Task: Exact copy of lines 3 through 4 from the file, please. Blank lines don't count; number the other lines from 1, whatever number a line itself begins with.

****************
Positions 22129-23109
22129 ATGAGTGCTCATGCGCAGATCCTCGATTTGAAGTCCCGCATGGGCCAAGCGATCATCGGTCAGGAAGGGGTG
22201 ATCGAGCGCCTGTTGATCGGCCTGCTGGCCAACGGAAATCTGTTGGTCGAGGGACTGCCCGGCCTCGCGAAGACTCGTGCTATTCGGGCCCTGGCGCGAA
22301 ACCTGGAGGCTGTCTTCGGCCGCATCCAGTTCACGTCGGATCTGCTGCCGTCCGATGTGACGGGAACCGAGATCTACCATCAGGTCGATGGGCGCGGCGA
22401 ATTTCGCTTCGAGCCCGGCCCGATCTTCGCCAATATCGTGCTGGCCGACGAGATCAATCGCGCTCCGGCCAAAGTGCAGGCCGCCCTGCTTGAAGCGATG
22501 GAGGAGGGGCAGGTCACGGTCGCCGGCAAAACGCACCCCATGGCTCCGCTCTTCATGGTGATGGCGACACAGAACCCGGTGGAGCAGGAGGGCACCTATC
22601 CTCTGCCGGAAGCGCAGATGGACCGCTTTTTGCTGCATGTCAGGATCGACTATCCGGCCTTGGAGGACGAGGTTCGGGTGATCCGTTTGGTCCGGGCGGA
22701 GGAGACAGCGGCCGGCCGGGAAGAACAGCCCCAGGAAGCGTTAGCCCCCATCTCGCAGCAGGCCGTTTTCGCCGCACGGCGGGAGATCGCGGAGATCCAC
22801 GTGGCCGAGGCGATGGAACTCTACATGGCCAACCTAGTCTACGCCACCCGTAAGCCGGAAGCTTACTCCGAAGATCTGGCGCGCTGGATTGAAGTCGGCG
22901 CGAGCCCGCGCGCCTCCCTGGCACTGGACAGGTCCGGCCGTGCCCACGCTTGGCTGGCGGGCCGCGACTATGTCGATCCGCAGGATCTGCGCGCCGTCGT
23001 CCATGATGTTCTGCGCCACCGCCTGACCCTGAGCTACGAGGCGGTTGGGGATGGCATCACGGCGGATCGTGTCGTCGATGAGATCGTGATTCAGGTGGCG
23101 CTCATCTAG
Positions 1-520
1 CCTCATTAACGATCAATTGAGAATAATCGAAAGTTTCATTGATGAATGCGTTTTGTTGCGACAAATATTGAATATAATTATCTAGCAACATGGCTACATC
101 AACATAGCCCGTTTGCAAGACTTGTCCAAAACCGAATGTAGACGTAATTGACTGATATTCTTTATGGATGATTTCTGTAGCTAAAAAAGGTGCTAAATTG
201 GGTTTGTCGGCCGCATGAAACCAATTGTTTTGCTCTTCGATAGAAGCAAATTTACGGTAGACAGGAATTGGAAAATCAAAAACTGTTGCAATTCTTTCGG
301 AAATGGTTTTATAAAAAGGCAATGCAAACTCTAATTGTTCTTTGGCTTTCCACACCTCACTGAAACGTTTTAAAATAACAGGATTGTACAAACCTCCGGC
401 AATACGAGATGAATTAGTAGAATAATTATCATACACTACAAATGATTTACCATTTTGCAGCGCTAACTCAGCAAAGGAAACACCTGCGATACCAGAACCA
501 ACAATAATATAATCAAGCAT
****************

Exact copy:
22201 ATCGAGCGCCTGTTGATCGGCCTGCTGGCCAACGGAAATCTGTTGGTCGAGGGACTGCCCGGCCTCGCGAAGACTCGTGCTATTCGGGCCCTGGCGCGAA
22301 ACCTGGAGGCTGTCTTCGGCCGCATCCAGTTCACGTCGGATCTGCTGCCGTCCGATGTGACGGGAACCGAGATCTACCATCAGGTCGATGGGCGCGGCGA